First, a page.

aside The Conservative Right Is Plagued By Denial Of Racism

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I have been decrying the conservative rights’ need to deny that racism is a prevalent thread  interwoven into the fabric of today’s American culture. The symptoms of this denial is so destructive that it infects the rights’ discourse and thinking on so many levels. And worse, this denial allows for society and governmental entities not to have to develop solutions for the negative consequences of racism pervasive in our society.

A perfect example of what I’m talking about is reflected in a 9/2/15 TPM News article by Caitlin MacNeal, “News Conservatives Are Now Convinced Black Lives Matter Is A Hate Group.” Here are a few excerpts:

“On Monday night (8/31/15), Fox’s Bill O’Reilly said he was sure that the shooting (a police shooting on 8/28/15) and the protest were in some way connected, and he labeled Black Lives Matter a “hate group” because “they hate police officers” and “want them dead.”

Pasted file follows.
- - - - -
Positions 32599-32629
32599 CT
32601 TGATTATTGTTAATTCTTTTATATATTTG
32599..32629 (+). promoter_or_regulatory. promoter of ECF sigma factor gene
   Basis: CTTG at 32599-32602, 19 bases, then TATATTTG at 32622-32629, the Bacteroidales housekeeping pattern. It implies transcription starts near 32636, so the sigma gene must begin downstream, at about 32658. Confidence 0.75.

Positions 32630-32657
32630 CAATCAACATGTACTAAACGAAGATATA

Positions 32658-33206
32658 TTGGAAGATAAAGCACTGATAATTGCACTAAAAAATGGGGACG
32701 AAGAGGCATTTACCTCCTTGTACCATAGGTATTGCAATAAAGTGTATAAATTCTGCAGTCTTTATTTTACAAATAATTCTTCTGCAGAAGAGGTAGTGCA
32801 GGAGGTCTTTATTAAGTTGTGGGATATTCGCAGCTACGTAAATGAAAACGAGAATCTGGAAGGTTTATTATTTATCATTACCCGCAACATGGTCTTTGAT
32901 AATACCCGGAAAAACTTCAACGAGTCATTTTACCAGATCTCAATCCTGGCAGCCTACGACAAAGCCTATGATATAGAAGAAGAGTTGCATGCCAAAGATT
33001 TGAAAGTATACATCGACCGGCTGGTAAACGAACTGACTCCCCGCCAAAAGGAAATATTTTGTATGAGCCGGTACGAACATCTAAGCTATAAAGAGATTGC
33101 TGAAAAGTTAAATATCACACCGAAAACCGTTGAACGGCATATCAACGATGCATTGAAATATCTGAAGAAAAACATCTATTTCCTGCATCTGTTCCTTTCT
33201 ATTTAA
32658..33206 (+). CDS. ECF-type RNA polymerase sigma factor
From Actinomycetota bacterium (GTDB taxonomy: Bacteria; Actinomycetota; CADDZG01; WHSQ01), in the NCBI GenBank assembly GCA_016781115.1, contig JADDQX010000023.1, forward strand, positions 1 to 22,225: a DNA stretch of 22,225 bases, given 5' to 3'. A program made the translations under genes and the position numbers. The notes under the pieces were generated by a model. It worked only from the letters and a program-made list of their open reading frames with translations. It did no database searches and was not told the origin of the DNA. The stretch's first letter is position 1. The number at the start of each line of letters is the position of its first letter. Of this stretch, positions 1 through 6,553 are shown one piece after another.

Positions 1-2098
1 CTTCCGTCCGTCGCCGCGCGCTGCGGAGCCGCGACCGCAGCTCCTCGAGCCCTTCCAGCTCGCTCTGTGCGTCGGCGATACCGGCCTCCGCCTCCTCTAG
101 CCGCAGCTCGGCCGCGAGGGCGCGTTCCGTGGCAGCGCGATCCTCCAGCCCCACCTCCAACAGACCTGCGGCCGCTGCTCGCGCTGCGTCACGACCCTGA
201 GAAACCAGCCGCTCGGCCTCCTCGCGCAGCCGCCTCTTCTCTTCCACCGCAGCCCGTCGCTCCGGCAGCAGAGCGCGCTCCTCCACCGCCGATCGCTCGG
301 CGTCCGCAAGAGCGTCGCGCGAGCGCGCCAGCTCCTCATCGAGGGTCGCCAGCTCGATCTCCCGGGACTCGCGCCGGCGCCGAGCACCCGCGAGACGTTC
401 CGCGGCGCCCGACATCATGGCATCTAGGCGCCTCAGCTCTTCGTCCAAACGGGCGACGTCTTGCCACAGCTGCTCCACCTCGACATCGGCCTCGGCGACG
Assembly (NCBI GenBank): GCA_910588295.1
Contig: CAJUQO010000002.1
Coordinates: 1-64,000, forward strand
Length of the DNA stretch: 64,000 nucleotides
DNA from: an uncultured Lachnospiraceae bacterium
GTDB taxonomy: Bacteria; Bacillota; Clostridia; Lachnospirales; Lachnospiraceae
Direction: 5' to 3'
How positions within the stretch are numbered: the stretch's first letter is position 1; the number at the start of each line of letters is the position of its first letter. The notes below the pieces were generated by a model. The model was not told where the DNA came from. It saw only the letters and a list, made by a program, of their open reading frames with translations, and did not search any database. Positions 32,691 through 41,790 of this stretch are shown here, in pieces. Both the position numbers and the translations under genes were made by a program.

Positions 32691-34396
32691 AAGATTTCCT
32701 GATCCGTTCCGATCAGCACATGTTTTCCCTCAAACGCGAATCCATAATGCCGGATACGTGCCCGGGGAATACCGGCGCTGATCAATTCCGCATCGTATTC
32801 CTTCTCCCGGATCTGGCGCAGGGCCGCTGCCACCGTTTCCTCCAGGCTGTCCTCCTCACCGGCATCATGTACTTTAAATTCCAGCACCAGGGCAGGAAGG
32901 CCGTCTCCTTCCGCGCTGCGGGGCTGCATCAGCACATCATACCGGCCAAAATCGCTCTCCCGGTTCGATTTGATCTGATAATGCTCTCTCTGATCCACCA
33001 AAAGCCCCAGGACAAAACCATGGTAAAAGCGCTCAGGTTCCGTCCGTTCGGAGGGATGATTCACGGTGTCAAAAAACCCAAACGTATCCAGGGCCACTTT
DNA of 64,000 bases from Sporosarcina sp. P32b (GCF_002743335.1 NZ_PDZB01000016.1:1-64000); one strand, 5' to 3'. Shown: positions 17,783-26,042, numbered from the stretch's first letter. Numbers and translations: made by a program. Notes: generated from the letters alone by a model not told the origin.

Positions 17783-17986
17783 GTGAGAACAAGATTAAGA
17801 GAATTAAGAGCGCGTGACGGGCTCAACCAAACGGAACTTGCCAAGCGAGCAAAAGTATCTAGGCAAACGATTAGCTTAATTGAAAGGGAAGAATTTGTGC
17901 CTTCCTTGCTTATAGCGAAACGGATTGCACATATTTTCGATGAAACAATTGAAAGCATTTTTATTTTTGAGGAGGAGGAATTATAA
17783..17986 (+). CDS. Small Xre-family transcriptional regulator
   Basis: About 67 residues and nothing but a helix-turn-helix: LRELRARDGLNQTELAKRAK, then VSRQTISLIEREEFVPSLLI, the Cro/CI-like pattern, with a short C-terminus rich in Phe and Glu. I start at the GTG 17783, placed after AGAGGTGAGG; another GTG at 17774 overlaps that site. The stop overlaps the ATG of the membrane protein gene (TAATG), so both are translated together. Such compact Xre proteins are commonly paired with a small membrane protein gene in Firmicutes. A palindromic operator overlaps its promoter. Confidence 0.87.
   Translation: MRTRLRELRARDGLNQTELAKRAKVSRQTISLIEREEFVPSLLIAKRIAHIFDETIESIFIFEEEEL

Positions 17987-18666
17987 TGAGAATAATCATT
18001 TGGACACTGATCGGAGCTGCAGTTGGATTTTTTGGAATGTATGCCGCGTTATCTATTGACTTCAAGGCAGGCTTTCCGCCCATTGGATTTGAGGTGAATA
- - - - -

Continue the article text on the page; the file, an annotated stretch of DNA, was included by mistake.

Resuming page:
“They’re a hate group, and I’m going to tell you right now, I’m going to put them out of business,” O’Reilly added later.”

“Later on Tuesday night (9/1/15), conservative writer Katie Pavlich told Fox’s Megyn Kelly that Black Lives Matter “promotes the execution of police officers.”

“Although conservative outrage over the Black Lives Matter protest in Minnesota bubbled over into talk of hate groups just this week (8/30/15), the hosts at Fox News have been shaking their fists at the organization for a while, with O’Reilly leading the charge. In July, he said Black Lives Matter activists were engaging in “Gestapo tactics” and that they are “only interested in condemning white society.”

It is my contention, that the right has to discount that our Black brothers and sisters have legitimate grievances about the disproportionate number of unarmed Black individuals being fatally wounded by police officers because the facts challenge their core belief of racism’s non-existence. For reference see “What A Difference A Year Makes In The Black Lives Matter Movement’…